Last week I was invited to talk at Full Moon Farm's Long Format three day event (www.fullmoonfarm.com) . This is such a wonderful event where Karen and Stephen Fulton go to great lengths to educate the riders on the horsemanship and skills needed for three day eventing and they get quite a good turnout. Anyhow one of the questions was: What advice would I give to an aspiring young professional rider? I thought about it for a minute or two and answered with 'always wear sunscreen and moisturiser, don't date guys based on looks alone and don't mix your liquors. After an awkward silence the question was clarified: What advice would I give to an aspiring young professional rider about becoming a professional rider..... This required a bit more thought. Over the years my answer to this question has changed. In the beginning it was 'work hard on your riding and take care of your horses'. This is still true but the single most important piece of advice I can give is to take a business course. There are plenty of hard workers and excellent riders out there who don't make it as riders, and not for lack of trying. The truth of running a business is that you need money. Without money you can't pay for your entries. Without money you can't pay for your horse feed. No money, no rent. No money, no fuel for the truck. I come from a background where money was non existent and have made my own way along financially. My mum has always helped in every possible way she could, but money doesn't grow on trees in Queensland so, despite the abundance of trees, there was NO cash. From the age of 13 I've had to buy my own horses, tack etc. I got lucky more than once with good horses to teach me and great guidance from older riders on how to make money. Some of those riders led by example of what not to do, others by what to do. I've also been a keen observer of successful businessmen who turn a seemingly unprofitable venture into something that draws an impressive income. So thru these mentors I've slowly developed skills to not only grow my business, but keep it financially viable. Along the way I've made some horrible, horrible mistakes (some of which I'm still paying for now) but I've been able to make my way thru and each time learn and use the experience to build a durable, well rounded business. There have definitely been plenty of times where dinner was two minute noodles and I had holes in my boots. Unless you have unlimited family money behind you, this can happen. The trick is to know how to get out and to learn from these mistakes. The other thing business teaches you is strategy. Long term planning. How to get from point A to Z by progressing in achievable steps. Going to the Olympics requires a strategy. Most trainers can't offer that advice because it's not something in their resume of experience. However in the business world the only way to measure success is growth. Growth is often directly related to placement or 'being in the right place at the right time prepared the right way'. Also known by the average Joe as luck. And successful businesses actually test their plans, not just theoretically running thru them and getting distracted when they see that imaginary gold medal hung around their neck and watching their horse eat his celebratory carrots. So this is another skill easily learnt from the business sector.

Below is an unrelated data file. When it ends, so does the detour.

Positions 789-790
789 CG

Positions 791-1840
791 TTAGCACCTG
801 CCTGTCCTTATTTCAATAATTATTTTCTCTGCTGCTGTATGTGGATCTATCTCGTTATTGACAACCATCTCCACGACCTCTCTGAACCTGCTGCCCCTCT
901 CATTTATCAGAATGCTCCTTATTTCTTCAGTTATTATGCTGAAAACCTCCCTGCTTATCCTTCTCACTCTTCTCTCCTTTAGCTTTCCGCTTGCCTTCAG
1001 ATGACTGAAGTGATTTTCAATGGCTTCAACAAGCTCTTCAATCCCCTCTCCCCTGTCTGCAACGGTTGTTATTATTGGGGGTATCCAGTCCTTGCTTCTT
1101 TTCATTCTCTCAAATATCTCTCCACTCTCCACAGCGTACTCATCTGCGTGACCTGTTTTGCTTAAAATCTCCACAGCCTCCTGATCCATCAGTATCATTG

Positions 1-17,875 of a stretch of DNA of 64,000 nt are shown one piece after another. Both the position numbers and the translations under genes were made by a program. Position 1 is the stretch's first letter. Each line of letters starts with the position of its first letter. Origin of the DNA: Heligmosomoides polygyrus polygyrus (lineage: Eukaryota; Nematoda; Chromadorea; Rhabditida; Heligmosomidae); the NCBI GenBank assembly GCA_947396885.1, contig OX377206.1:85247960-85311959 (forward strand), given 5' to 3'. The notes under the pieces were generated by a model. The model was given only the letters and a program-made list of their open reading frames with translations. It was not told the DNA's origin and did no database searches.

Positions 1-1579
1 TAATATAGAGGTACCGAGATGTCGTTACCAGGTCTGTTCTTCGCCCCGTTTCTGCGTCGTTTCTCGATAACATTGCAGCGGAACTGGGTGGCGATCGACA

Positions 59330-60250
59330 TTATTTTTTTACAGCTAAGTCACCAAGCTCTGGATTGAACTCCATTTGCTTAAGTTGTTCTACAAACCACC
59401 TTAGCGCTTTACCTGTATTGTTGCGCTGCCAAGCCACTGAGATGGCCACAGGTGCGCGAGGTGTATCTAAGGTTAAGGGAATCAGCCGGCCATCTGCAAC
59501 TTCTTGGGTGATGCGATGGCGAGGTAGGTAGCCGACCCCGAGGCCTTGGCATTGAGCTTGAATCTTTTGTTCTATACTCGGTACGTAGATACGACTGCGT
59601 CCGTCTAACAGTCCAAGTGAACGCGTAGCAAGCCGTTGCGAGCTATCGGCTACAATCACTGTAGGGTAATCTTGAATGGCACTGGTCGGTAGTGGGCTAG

Having taken the time to provide myself with a secure financial base, it allows me to concentrate on my riding and personal goals. It's taken longer than I ever thought but I'm now in a position with some good horses and great riding skills to have a real crack at it. So my advice to those kids was: stay at school, get business training. If only for an extra couple of years. Riding skills are easy to improve but there's no point if you find yourself in a position where you can't afford to do it. And there are plenty of hours before and after school to ride.
The other advice I also have to offer is: Learn to live without sleep. Or food. And get an iPhone, it keeps you organised and from forgetting lessons!
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